He preferred to work within the existing system, declaring: “Regardless of the description of the given position, it is the individual who holds the position who creates the result. I attempt to assign the meaning which I think is right and helpful to the activity of the president of the republic.” At the same time, he said, “I also hope that the public discussions and arguments on various issues will result in a result useful to society and corresponding to pan-national interests, among which would be the removal of gaps which have become apparent over time in the constitution, and in particular the insertion of mechanisms for restraints and counterbalances.”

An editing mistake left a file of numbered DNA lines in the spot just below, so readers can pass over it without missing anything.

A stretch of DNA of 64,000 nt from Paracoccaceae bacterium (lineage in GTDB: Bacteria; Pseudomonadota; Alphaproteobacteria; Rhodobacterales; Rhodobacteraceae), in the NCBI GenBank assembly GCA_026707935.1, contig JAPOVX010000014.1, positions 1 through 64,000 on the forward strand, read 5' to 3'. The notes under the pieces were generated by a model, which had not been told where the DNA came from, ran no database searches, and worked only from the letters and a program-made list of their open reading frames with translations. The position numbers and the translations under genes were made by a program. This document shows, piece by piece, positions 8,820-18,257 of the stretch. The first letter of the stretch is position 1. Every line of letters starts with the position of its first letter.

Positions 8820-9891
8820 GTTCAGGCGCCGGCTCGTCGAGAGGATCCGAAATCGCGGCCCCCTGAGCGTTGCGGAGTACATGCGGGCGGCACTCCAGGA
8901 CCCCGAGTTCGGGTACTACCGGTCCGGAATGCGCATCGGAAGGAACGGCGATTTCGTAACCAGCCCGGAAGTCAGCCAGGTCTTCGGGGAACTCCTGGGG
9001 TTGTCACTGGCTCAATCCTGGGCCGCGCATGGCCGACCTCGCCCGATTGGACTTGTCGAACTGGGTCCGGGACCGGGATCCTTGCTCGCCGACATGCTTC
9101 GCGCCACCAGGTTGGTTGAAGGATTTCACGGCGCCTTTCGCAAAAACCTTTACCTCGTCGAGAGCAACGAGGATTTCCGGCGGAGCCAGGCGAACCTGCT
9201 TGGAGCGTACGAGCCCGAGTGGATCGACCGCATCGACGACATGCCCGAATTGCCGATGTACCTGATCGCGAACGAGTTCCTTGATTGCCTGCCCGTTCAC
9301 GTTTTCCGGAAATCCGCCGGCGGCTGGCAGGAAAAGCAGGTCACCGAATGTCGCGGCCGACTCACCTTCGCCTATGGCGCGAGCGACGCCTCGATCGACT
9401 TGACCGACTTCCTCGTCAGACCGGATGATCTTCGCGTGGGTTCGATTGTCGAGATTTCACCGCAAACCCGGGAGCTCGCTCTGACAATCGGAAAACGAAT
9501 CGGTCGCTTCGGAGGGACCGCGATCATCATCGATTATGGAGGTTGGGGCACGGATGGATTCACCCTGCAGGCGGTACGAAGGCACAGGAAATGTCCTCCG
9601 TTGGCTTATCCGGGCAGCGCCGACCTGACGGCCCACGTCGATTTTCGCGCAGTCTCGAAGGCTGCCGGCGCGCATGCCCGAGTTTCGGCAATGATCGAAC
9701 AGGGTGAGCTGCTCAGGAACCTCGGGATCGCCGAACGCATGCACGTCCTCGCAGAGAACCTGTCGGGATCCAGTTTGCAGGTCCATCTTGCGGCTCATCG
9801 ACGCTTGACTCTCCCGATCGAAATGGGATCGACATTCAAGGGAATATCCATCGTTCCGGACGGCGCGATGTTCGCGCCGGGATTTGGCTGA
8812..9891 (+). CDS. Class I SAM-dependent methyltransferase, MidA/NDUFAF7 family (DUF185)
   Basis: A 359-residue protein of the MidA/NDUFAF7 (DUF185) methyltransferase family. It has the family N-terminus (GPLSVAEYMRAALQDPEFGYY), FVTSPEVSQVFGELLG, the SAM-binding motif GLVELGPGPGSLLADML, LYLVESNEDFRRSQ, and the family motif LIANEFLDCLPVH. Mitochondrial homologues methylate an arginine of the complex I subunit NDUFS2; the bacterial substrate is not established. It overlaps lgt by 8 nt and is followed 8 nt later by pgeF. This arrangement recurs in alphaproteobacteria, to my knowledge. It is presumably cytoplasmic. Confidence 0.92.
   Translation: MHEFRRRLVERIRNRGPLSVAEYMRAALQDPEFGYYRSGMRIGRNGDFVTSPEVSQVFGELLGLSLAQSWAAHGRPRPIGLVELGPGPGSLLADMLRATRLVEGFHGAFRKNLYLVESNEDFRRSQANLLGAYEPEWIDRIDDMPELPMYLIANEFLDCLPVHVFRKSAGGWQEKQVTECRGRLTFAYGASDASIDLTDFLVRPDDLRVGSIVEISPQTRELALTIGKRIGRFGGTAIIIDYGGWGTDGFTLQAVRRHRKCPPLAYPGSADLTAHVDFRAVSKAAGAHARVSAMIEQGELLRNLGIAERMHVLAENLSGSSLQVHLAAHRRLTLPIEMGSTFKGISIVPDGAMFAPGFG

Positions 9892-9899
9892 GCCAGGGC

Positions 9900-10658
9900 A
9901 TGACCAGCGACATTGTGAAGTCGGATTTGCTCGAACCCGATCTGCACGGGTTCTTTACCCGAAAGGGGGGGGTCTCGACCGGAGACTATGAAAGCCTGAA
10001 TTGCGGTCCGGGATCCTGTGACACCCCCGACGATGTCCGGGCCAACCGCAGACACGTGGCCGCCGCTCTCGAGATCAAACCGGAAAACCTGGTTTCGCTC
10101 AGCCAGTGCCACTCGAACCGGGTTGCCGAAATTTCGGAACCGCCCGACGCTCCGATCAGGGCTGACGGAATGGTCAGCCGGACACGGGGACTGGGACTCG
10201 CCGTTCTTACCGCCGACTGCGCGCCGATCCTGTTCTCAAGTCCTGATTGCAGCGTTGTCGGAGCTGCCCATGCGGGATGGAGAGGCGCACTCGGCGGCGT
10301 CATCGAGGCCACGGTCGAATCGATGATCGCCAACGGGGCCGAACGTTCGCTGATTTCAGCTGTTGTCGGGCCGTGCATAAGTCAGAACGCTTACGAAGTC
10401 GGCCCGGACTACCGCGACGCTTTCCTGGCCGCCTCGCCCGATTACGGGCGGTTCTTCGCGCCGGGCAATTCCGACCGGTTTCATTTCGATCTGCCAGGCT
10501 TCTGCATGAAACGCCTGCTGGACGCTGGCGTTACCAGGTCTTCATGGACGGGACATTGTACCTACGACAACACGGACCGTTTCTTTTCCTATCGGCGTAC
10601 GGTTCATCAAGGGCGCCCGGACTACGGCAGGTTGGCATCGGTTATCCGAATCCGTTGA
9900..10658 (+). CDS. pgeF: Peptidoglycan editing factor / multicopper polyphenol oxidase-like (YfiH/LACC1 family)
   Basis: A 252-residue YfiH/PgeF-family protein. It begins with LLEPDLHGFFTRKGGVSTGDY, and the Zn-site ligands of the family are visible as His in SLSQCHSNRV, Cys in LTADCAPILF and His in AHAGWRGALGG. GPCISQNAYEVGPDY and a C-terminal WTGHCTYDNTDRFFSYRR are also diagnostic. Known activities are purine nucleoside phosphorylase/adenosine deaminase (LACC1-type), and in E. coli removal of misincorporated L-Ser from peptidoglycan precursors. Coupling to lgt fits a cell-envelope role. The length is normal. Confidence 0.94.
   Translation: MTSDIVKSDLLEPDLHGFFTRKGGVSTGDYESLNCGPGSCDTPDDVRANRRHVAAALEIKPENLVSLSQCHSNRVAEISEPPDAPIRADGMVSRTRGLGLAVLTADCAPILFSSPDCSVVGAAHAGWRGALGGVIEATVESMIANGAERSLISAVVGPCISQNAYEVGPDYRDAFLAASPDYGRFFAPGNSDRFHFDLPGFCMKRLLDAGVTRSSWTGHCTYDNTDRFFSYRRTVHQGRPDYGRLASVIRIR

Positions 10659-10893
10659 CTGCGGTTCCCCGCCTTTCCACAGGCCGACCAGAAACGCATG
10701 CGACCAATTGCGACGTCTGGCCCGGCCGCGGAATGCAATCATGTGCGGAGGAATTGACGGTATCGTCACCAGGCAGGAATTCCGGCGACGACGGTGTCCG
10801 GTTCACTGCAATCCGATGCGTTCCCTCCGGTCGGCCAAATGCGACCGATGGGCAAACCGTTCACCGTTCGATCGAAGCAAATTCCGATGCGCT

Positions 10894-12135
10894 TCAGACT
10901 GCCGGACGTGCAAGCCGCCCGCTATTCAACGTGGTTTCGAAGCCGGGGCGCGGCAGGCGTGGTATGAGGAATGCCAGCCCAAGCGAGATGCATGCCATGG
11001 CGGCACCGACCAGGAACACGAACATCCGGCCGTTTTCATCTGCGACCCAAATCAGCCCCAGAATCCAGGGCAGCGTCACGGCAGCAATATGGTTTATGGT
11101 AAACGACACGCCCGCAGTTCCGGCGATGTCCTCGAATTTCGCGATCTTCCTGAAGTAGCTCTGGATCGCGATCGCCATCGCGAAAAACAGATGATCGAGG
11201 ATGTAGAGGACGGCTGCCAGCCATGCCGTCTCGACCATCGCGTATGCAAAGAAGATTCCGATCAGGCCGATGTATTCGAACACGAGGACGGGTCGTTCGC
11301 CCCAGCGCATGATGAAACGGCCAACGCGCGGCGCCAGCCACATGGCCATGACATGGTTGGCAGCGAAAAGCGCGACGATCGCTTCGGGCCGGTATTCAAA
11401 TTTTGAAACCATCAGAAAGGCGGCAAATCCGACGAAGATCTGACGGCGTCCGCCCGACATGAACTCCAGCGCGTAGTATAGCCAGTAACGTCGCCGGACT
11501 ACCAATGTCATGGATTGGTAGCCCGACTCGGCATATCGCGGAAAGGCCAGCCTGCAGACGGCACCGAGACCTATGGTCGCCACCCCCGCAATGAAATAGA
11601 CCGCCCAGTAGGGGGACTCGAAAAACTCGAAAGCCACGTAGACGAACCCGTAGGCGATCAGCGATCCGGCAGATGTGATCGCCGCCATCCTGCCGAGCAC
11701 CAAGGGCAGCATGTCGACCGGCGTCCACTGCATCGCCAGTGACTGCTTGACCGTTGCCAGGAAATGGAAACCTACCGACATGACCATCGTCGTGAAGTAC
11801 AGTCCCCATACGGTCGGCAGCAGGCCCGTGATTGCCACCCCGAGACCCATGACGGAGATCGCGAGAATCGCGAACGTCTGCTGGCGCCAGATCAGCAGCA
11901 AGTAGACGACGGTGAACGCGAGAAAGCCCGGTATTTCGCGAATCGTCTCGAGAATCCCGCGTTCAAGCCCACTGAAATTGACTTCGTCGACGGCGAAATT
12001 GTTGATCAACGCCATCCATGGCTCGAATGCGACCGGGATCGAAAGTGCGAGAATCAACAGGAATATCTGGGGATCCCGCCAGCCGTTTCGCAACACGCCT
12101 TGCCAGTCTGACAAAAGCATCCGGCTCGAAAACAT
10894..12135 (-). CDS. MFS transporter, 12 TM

Sarkissian said his mission, is “first of all, to take steps to establish and strengthen the institution of the presidency, which after crossing to a parliamentary governmental system in fact must be rebuilt in such a way that, independent of individuals, is able to assure the stability of the state and internal equilibrium—our people’s unity.”

Diasporan and Foreign Relations